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#Fridaysonthefarm: Mother's Day, Every Day on a Vermont Dairy Farm

#Fridaysonthefarm: Mother's Day, Every Day Web HeaderStory and photos by Amy Overstreet, NRCS Vermont

Each Friday, meet farmers, producers and landowners through our #Fridaysonthefarm stories. Visit local farms, ranches, forests and resource areas where NRCS and partners help people help the land.  CLICK HERE to view all #Fridaysonthefarmstories.

Kerry Gawalt doesn’t let on that she was recently selected as Vermont Farm Bureau’s Farm Woman of the Year. It’s her husband Stephen whose face lights up with the news. In this Mother's Day #Fridaysonthefarm, NRCS visits Cedar Mountain Farm in Hartland, Vermont, for a behind-the-scenes with Kerry -- wife and mother, conservationist, community member and 4-H leader who will celebrate Mother's Day with 10-year-old daughter Maeve. 

#Fridaysonthefarm: Mother's Day, Every Day Map


A Solid Foundation

Kerry, Stephen and Maeve live and farm in Hartland, Vermont, on land that is part of Cobb Hill Ecovillage, a sustainable housing community encompassing 270 acres and 23 families.

The community showcases green architectural design and sustainable living and farming. Kerry and Stephen were founding members of the community where they settled eighteen years ago to establish Cedar Mountain Farm.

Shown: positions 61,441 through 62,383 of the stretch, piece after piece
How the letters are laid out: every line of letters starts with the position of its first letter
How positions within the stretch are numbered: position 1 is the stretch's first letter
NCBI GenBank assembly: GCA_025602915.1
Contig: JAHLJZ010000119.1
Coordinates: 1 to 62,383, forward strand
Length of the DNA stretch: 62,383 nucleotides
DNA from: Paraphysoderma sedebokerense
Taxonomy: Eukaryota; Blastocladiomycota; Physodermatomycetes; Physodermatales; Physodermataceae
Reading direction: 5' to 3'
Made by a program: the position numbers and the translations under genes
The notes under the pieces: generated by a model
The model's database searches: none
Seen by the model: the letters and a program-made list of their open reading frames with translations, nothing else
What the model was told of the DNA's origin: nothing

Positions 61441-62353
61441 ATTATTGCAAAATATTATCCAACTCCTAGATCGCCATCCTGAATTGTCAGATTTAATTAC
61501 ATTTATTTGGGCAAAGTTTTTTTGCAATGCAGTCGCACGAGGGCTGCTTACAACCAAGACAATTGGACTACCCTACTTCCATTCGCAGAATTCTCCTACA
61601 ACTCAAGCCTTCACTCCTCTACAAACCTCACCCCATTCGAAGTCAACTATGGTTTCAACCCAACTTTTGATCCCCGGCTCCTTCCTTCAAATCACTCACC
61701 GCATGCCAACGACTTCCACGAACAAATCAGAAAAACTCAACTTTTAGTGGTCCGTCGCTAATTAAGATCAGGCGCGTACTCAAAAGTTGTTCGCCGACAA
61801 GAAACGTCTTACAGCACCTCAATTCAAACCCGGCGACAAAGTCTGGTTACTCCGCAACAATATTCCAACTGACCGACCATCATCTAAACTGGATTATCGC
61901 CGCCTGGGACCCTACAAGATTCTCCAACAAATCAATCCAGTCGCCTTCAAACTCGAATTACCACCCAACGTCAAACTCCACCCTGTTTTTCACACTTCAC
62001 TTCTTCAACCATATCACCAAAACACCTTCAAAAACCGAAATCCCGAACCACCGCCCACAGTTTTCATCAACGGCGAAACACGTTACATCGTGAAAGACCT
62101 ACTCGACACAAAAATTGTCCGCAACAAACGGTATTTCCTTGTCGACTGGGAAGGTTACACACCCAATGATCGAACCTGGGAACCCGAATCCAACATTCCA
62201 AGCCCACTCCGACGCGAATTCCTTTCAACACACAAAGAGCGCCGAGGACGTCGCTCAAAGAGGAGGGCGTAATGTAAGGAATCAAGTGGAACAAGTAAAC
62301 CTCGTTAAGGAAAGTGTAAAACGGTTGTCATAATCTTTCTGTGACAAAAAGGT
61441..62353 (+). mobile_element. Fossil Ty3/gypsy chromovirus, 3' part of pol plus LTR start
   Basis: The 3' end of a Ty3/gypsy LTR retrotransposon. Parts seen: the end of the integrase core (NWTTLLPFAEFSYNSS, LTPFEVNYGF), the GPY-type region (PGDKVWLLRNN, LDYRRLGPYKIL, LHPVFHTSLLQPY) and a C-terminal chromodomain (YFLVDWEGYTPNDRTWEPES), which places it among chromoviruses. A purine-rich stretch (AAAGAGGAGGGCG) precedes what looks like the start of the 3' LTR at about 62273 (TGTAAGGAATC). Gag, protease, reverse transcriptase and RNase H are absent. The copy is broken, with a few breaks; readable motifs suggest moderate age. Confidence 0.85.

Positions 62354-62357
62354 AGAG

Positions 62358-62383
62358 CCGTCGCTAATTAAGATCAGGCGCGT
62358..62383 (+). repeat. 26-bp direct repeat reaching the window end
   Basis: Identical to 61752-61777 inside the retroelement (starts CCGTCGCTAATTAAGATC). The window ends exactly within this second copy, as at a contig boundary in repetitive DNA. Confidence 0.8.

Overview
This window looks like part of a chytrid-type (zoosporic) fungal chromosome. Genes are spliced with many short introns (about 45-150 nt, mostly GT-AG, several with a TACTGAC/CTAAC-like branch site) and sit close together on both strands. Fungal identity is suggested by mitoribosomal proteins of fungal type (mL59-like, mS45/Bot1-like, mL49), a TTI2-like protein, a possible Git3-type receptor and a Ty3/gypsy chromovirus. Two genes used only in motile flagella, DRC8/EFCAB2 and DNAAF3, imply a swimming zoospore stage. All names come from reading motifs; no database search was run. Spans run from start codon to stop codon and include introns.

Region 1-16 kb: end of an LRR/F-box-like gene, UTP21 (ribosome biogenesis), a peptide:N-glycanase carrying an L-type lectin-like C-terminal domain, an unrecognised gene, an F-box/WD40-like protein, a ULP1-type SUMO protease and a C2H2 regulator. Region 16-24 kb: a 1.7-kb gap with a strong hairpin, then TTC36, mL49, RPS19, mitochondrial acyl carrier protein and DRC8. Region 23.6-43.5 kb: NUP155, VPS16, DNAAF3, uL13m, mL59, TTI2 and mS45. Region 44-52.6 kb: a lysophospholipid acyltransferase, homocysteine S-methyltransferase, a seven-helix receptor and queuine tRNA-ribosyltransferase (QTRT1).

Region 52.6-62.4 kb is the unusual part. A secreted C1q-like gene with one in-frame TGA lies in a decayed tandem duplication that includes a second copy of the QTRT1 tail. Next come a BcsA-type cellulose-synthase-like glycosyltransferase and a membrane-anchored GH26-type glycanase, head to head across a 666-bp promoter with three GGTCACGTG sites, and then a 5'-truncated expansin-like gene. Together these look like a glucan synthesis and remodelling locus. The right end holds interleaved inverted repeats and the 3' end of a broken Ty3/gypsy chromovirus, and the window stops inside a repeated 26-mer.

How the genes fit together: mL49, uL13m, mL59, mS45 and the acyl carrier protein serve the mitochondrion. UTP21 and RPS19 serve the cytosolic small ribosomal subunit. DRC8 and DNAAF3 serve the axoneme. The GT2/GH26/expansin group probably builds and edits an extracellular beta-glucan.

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Their 60 Jersey cows thrive on lush green pastures and mixed grains. Each Jersey cow produces about 18,000 pounds of milk annually, enough to make cheese for the award winning Cobb Hill Cheese Company.

The family also manages a 5-acre market garden in which they grow a variety of produce for their Community Supported Agriculture (CSA), and their expanding compost business feeds the soil.

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The family's strong commitment to conservation is clearly stated on their website: “Our farming methods emphasize the building up of healthy soils as the basis of sustainable agriculture. Composted manures from our horses and dairy cows, along with cover crops, feed the land.”